'American Idol': Rickey Minor Returning as Musical Director (Exclusive)
After two years as bandleader of "The Tonight Show," the accomplished arranger and producer returns to Fox.
After a two-year break from American Idol, Rickey Minor will return to take on the role of musical director. The accomplished arranger and producer left the Fox show after season nine in 2010 to lead The Tonight Show band. With NBC relinquishing Jay Leno's late-night throne to Jimmy Fallon, the door was open for an Idol return.
Naturally, that means Ray Chew and his Ray Chew Live band will not be back when season 13 launches in January.
Says FremantleMedia North America president of entertainment programming Trish Kinane: "We are thrilled that Rickey Minor and his band are returning to American Idol XIII, bringing great live music to enhance our contestants' performances. Rickey really cares about helping the kids shine and, whether it's the most current pop hits, or classics, Rickey knows how to bring them to life with authenticity.”
The idea of having Minor back on the show, where he had worked from season four through nine, came after producing VH1 Divas with new Idol executive producers Jesse Ignjatovic and Evan Prager of Den of Thieves back in Dec. 2012. "We talk all the time," Minor tells The Hollywood Reporter. "They asked if I would be interested in being a part of the team again? I was like, 'Yeah!' I really love working with those guys, then [Swedish Idol exec] Per [Blankens] and Trish came in with a game plan and asked, how we can elevate our game?"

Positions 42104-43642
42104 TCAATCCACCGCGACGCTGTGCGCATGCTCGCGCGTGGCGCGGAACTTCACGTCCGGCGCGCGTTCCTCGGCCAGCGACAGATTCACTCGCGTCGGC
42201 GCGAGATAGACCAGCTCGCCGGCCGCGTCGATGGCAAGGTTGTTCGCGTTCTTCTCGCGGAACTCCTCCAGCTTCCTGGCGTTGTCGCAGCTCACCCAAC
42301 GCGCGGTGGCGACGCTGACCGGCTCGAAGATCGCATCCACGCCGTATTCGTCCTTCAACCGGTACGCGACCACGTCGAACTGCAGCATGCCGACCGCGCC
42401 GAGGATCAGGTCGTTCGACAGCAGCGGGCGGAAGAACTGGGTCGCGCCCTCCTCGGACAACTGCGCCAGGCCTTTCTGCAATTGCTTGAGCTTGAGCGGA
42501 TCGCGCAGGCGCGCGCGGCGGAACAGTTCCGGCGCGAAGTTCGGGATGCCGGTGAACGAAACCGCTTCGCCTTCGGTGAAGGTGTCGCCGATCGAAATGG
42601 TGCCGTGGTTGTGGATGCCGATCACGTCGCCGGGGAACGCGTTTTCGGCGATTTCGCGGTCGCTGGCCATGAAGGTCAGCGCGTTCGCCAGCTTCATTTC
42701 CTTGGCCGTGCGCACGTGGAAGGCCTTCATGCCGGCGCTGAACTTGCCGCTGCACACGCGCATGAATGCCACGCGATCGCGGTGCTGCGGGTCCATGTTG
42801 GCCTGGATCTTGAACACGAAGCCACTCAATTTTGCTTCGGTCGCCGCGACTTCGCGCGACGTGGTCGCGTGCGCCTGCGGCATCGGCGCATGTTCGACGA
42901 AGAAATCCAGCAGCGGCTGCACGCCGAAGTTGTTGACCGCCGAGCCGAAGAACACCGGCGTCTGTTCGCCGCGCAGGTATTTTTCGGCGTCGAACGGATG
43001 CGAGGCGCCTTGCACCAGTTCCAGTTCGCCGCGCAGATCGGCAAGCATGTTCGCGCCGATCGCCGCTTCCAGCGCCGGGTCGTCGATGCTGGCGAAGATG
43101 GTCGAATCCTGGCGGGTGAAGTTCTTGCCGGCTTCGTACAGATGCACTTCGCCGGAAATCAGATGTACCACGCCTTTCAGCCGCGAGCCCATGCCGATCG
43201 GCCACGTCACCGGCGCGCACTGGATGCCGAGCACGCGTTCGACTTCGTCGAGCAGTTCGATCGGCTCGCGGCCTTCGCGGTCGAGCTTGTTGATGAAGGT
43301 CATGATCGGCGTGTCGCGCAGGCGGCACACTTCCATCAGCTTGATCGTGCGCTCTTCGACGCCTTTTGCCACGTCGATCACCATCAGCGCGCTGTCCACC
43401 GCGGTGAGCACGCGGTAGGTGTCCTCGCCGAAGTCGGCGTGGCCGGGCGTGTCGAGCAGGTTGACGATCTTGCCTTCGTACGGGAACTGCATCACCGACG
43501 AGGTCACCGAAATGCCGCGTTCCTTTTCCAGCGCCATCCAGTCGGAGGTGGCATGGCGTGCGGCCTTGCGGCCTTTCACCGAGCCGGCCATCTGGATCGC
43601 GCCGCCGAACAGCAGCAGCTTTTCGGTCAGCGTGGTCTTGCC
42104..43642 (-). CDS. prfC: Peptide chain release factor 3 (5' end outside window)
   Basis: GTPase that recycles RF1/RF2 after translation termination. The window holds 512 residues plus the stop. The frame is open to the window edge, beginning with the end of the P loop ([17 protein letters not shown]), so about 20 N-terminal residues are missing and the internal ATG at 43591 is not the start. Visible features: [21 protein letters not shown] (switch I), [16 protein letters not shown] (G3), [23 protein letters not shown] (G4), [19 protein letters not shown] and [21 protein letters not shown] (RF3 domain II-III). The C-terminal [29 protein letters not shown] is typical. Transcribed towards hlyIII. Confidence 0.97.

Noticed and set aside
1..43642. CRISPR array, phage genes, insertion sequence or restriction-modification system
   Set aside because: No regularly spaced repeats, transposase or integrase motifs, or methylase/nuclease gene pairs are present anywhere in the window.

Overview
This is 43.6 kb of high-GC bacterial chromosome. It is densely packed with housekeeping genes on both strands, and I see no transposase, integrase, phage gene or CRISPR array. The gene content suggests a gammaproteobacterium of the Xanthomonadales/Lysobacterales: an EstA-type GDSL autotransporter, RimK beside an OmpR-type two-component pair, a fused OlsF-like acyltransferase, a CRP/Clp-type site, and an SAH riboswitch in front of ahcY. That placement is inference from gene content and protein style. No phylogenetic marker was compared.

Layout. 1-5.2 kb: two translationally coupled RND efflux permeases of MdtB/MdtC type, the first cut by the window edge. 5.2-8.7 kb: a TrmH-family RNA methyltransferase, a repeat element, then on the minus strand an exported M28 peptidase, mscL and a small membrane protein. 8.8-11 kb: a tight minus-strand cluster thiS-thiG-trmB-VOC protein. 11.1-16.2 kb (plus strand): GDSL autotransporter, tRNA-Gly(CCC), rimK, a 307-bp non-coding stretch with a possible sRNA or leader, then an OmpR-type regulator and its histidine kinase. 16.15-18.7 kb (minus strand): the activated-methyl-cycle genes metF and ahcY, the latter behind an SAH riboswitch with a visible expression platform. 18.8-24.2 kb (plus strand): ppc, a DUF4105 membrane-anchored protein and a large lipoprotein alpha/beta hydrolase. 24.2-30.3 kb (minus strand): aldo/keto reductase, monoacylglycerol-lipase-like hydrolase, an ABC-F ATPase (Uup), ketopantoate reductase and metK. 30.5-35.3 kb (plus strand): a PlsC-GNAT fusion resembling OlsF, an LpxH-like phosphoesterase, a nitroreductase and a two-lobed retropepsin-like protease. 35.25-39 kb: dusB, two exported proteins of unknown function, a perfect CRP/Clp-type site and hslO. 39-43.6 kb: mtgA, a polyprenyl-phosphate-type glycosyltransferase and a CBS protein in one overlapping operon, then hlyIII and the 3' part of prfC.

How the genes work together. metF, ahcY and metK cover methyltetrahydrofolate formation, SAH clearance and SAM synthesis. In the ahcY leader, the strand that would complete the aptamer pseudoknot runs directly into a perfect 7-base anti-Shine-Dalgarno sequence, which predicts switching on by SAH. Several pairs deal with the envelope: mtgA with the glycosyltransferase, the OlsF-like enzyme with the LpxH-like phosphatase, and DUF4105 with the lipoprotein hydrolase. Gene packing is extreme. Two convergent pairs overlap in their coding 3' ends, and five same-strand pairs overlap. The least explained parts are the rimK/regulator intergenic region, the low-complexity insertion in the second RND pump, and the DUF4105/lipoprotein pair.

Minor's answer: "Bringing in a strong, live element and really making distinct arrangements based around the contestants. Because a great song is a great song, but make it contemporary and original, like we did with Adam Lambert and David Cook and all the artists where we helped them find their voice. That's really the key. ... Our mission is to help them find their voice and surround them with an arrangement that really supports their voice and them as an artist."
Minor is not referencing those two contestants randomly. Season eight runner-up Lambert and season seven winner Cook have built and maintained loyal followings thanks in large part to their memorable performances on Idol. But since those heady days -- when viewership was regularly over 20 million -- it seems the audience has lost interest in the show's breakout acts, with the exception of season 10's Phillip Phillips, whose debut album went platinum.
Unlike The Voice and X Factor, for whom Minor worked during his Idol sabbatical, the success of the Idol graduate is paramount to the formula, says Minor. "The key is to really nurture that artist. ... Give them guidance, because that's what they need. If they didn't, they wouldn't be on the show."
Minor will only be seen after Hollywood Week. "I don't know if it's a top 30 or top 24, but whenever the artists appear on stage, I'll be there," he says of his semifinals start date.
Until then, he's excited to watch the new judges panel in action. Says Minor: "Keith [Urban] is a stand-up guy and a straight-shooter [who's] very warm. Harry [Connick, Jr.] ... We're both from Louisiana, and I've worked with him many times. He's going to tell it like it is. And what can you say about Jennifer [Lopez]? From everything I've heard, it's a really good chemistry and they all have the same goals, which is to support the contestants together. You're going to have varied opinions, but the goal is still the same: to add value to the contestants."
As for his Leno stint, however brief, Minor says he's "honored to be a part of that legacy," adding, "Of course there are things about [The Tonight Show] that I'll miss, but I'm grateful to be coming back -- because a lot of people get invited, but not everybody gets invited back."
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